Tukituki MP Anna Lorck replies, hopefully credibly (with information the dozen or so Government officials fronting the policy were either unaware of or simply too incompetent to explain even when the issue was specifically raised):

Tom – I’ve read your online story – following the meeting clarification has been provided to growers because there is concession on interest free periods – this was not communicated at the meeting I understand. 

A key part of the support package recognises that no business is the same – the purpose of the government loans is to be highly concessionary, including interest free periods,  (not capitalising on deferred interest).

The package aims to provide cheaper access to finance and flexible terms especially for those family owned and smaller businesses who are going to take years to recover. 

“The packages have been developed with the horticulture sector. 

  • Support is tailored not one size fits all. Specific concessionary arrangements will be geared towards the position and needs of the business.
  • There has been no agreement to specific interest rates, but it will obviously need to be highly concessionary to meet the policy intent.
  • Alongside deferral of interest, Kānoa will have the discretion to support interest-free periods (not require capitalisation of the deferred interest) or other bespoke arrangements.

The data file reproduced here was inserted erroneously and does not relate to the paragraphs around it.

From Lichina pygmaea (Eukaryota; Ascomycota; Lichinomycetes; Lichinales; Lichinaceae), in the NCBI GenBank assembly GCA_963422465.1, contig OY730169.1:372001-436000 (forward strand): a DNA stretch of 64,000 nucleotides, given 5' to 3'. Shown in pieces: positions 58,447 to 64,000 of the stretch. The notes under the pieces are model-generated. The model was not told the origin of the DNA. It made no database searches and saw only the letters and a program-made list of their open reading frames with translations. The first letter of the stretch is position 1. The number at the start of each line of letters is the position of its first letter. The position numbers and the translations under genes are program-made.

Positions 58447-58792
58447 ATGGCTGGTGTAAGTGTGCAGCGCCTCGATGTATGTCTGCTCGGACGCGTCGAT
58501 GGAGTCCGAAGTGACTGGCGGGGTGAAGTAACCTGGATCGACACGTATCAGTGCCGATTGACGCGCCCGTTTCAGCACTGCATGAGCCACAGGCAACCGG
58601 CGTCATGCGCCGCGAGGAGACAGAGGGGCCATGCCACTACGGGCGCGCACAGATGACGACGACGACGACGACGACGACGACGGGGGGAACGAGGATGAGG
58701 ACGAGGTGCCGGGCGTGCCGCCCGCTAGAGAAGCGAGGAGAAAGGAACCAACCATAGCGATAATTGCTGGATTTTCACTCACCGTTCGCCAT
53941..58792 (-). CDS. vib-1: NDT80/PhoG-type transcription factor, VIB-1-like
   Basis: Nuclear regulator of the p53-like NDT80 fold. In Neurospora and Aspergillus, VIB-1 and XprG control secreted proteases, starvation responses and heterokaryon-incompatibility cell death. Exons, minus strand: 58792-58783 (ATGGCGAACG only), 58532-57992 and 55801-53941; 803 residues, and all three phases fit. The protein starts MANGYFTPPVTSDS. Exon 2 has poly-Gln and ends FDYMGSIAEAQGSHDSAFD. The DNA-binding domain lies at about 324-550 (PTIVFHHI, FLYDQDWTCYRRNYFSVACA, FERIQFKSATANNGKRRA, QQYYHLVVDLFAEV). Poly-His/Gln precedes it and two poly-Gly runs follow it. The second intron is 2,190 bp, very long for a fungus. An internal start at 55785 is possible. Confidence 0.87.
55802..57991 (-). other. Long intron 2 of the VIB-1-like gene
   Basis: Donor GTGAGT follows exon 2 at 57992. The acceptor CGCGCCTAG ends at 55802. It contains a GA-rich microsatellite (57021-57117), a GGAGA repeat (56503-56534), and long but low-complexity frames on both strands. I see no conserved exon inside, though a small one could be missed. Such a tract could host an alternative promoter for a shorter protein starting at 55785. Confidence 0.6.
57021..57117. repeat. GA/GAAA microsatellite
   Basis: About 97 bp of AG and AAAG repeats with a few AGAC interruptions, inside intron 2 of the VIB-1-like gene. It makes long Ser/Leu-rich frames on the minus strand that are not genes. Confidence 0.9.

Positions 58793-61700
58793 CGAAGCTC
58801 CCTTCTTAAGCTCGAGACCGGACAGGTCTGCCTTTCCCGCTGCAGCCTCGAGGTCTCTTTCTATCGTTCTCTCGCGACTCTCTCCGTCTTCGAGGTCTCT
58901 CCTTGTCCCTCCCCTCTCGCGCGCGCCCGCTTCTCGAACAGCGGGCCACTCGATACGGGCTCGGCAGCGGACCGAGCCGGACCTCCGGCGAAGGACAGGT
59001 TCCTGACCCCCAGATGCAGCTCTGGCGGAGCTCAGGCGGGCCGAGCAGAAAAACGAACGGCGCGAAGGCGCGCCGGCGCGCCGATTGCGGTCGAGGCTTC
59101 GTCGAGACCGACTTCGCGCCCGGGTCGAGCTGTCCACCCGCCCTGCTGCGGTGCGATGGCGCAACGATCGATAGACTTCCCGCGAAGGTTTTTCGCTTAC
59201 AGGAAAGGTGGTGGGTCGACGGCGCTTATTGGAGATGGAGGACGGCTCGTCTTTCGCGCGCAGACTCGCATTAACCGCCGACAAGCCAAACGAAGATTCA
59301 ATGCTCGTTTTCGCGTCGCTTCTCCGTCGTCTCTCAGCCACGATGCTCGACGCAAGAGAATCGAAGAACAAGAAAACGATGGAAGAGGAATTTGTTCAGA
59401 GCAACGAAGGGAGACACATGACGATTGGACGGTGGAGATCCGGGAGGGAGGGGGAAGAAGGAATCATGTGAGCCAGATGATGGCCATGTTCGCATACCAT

• While standardised terms are preferred by Kānoa, as it supports the efficient administration of the scheme and getting funds out, support will be bespoke where it needs to be. 

Join the Conversation


  1. We have a Govt committed to making money out of misery and paying megabucks to “consultants” “experts” who either can’t see the bigger picture or are pawns in a pantomime.

  2. It seems to be not only a poor social outcome, but also a bad environmental outcome, because huge ‘monocultures’ of any sort suck up a lot of water for irrigation and require the big harmful agrichemical inputs that smaller units do not. The smaller units can be regeneratively operated. Profit is not the only consideration.
    How would other parties handle this?

  3. it’s the banks, big growers become a big problem for the banking industry if they go under. Little guys can get sold up and banks usually get out with their initial investment or small loses, big corporates hurt the banks with millions of dollars of unrecoverable loans. Taxpayers to the rescue again.

  4. The key issue is that these taxpayer guaranteed loans can be ‘refinancing’. As loans roll over they will be replaced with the guaranteed version. If your balance sheet & income are impacted there will be few new loans for recovery. It also allows the banks to quietly tip over growers for 5 years,all the while reassured that they won’t lose anything as the taxpayer has their back. So it is a stay of execution for many but not a pathway to recovery. The uber-profitable banks have been looked after while the storm-ravaged growers still can’t see a future. It’s a disgrace.